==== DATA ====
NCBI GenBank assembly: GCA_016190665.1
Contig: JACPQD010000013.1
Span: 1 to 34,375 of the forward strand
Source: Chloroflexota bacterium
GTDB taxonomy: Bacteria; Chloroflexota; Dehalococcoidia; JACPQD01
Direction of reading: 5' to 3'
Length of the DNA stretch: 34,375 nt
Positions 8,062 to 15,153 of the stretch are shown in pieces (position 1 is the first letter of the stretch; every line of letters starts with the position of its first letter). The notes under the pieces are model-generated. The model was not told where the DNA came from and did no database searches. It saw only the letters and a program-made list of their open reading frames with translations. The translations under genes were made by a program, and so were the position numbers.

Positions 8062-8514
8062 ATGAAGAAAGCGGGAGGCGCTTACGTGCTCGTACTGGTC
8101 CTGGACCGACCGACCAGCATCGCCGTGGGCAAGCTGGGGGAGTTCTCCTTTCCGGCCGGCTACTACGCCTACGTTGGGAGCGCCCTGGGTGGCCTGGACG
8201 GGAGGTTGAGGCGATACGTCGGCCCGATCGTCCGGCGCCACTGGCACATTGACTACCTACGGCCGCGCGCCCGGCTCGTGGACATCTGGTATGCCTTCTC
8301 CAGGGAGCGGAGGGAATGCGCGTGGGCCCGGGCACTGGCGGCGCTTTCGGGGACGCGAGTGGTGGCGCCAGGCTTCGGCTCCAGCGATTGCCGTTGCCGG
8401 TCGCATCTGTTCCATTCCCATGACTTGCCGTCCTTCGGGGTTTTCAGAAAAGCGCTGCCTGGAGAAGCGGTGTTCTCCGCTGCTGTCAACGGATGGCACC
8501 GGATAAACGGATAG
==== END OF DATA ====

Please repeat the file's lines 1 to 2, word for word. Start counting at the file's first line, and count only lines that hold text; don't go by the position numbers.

NCBI GenBank assembly: GCA_016190665.1
Contig: JACPQD010000013.1